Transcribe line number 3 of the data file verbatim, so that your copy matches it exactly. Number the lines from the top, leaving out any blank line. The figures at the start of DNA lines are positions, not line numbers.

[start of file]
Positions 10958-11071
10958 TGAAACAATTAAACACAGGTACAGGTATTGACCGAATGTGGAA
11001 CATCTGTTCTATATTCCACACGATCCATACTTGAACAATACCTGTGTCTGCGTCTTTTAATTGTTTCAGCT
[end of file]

11001 CATCTGTTCTATATTCCACACGATCCATACTTGAACAATACCTGTGTCTGCGTCTTTTAATTGTTTCAGCT